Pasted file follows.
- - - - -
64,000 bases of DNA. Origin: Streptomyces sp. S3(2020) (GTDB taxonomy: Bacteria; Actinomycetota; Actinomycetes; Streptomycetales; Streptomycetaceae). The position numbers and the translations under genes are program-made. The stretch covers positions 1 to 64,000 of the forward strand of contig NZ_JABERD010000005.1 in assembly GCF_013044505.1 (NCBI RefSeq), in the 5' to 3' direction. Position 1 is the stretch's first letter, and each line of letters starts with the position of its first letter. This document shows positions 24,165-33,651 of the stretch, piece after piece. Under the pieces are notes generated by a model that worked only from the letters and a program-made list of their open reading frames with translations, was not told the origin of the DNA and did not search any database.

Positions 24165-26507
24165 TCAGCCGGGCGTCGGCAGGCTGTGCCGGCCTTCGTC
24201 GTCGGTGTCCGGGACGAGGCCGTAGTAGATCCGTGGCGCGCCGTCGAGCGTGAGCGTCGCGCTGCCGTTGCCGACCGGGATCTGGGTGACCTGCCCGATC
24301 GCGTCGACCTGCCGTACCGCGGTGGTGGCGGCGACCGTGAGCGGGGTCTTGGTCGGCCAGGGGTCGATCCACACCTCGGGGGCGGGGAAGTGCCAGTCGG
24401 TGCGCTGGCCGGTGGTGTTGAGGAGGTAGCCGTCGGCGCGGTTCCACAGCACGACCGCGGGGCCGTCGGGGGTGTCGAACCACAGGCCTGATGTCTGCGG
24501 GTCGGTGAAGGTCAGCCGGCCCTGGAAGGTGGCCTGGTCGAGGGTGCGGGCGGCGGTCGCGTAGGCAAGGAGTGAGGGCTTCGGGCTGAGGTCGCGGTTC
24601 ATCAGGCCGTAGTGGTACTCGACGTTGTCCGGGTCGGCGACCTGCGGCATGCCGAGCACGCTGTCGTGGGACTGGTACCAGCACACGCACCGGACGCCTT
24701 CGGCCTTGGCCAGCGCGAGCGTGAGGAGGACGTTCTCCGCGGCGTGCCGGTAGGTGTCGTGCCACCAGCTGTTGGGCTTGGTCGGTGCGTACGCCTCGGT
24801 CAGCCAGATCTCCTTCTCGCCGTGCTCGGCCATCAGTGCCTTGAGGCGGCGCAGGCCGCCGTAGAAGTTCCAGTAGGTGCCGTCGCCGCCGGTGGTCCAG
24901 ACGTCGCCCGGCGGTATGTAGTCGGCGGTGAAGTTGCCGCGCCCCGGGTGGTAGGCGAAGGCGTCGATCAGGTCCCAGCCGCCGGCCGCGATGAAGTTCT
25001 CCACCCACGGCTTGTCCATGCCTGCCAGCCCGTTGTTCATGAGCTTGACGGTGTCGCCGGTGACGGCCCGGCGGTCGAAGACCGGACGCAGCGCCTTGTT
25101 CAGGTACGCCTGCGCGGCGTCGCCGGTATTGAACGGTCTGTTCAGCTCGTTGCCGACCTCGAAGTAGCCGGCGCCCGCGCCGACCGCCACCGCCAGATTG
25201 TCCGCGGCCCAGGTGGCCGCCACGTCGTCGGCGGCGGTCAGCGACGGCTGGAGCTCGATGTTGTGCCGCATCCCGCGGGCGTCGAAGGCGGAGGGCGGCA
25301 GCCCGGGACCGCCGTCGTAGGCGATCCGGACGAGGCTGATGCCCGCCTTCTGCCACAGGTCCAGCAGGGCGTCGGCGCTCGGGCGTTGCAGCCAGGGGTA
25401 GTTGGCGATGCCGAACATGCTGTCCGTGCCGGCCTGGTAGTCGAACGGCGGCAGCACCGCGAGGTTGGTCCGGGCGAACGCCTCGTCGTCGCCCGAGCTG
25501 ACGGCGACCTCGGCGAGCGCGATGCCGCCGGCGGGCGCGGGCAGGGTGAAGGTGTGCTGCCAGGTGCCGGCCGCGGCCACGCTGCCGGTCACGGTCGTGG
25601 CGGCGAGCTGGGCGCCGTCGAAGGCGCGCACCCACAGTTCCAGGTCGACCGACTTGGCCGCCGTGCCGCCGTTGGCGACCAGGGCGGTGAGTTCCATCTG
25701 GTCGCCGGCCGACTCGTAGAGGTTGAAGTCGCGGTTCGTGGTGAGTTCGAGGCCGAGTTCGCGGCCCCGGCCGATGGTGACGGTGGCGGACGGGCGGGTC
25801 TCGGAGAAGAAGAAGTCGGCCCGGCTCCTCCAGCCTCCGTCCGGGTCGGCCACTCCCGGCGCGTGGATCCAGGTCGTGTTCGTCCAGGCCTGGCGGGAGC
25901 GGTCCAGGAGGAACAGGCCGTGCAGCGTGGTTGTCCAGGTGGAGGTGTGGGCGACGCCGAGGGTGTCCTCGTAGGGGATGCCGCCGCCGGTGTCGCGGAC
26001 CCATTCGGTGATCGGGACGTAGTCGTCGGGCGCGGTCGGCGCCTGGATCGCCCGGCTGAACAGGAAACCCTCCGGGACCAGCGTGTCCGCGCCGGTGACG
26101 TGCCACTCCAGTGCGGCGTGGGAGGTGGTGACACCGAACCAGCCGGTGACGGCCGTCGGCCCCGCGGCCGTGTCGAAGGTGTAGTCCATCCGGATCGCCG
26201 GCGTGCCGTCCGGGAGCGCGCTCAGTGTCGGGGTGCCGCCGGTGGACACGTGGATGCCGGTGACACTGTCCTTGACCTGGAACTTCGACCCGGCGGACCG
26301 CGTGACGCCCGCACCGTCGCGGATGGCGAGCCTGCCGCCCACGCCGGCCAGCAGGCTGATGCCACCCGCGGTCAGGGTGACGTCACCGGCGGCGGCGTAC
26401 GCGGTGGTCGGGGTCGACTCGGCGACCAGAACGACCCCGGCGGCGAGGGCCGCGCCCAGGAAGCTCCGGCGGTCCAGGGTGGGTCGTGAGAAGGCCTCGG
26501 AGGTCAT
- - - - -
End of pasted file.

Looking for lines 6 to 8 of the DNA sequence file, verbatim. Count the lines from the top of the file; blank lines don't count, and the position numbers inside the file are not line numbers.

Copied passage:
24401 TGCGCTGGCCGGTGGTGTTGAGGAGGTAGCCGTCGGCGCGGTTCCACAGCACGACCGCGGGGCCGTCGGGGGTGTCGAACCACAGGCCTGATGTCTGCGG
24501 GTCGGTGAAGGTCAGCCGGCCCTGGAAGGTGGCCTGGTCGAGGGTGCGGGCGGCGGTCGCGTAGGCAAGGAGTGAGGGCTTCGGGCTGAGGTCGCGGTTC
24601 ATCAGGCCGTAGTGGTACTCGACGTTGTCCGGGTCGGCGACCTGCGGCATGCCGAGCACGCTGTCGTGGGACTGGTACCAGCACACGCACCGGACGCCTT